It is important for you to know that you will not be waiving any substantive legal rights under this arbitration procedure. The procedure simply provides that any substantive legal rights you may have will be resolved in arbitration rather than in court.

Every effort has been made to assure your access to a copy of the Company's arbitration procedures as adopted by the American Arbitration Association. . . .

Please review these procedures carefully. You are required to sign an acknowledgment form indicating your agreement and receipt. Every individual who works for the Company must have signed and returned this acknowledgment to be eligible for employment and continued employment with the Company. Further, your employment or continued employment after the date of your receipt will constitute your acceptance of this agreement to arbitrate and the Company's arbitration procedures. The Company hereby binds itself to this agreement to arbitrate and the Company's arbitration procedures.*fn2 After signing the agreement, Plaintiff continued to work for Hobby Lobby until September 2003.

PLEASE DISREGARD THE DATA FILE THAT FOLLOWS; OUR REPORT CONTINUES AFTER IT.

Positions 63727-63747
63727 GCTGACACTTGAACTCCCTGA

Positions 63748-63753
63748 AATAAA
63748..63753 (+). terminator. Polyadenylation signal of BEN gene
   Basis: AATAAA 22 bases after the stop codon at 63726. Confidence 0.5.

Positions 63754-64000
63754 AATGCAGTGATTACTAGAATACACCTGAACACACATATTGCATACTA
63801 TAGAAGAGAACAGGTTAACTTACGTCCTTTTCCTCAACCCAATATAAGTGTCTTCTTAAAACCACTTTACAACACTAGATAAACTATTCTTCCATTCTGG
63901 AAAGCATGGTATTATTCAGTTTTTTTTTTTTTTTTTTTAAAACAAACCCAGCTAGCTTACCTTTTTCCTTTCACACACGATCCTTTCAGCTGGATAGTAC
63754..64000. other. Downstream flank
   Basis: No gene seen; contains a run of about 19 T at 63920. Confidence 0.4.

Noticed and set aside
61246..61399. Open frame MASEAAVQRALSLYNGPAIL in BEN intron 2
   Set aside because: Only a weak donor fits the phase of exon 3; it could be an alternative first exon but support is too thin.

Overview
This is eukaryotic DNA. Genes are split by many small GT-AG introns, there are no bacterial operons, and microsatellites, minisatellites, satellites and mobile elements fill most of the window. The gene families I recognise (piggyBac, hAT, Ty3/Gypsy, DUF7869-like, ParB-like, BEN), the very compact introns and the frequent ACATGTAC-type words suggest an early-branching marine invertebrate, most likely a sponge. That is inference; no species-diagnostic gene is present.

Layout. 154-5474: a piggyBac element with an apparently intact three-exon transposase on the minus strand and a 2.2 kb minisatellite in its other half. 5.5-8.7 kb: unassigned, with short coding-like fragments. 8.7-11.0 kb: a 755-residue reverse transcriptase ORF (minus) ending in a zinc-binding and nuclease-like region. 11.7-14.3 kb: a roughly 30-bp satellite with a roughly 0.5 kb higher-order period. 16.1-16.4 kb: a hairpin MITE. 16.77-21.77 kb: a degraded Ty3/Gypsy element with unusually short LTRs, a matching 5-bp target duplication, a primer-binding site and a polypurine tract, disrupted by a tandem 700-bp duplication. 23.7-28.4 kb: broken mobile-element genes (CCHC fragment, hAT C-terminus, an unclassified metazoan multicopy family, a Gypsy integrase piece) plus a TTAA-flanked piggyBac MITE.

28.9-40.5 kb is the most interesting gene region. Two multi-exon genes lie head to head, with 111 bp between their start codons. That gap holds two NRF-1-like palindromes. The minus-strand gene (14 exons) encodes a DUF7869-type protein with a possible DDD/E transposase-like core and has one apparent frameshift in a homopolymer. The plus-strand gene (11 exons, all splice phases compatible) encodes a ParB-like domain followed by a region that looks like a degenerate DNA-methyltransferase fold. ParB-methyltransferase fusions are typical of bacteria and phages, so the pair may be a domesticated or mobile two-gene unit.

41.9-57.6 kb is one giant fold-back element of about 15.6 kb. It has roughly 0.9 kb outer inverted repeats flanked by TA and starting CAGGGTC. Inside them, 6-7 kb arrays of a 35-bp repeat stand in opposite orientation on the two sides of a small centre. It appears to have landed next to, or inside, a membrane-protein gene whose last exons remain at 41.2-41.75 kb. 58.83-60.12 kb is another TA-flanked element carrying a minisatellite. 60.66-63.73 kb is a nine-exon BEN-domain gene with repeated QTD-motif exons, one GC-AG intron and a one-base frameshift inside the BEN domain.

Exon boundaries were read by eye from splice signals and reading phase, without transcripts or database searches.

II. Discussion

Under the Federal Arbitration Act, 9 U.S.C. §§ 1-16, the court has the authority to stay litigation pending arbitration:

If any suit or proceeding be brought in any of the courts of the United States upon any issue referable to arbitration under an agreement in writing for such arbitration, the court in which such suit is pending, upon being satisfied that the issue involved in such suit or proceeding is referable to arbitration under such an agreement, shall on application of one of the parties stay the trial of the action until such arbitration has been had in accordance with the terms of the agreement.

9 U.S.C. § 3.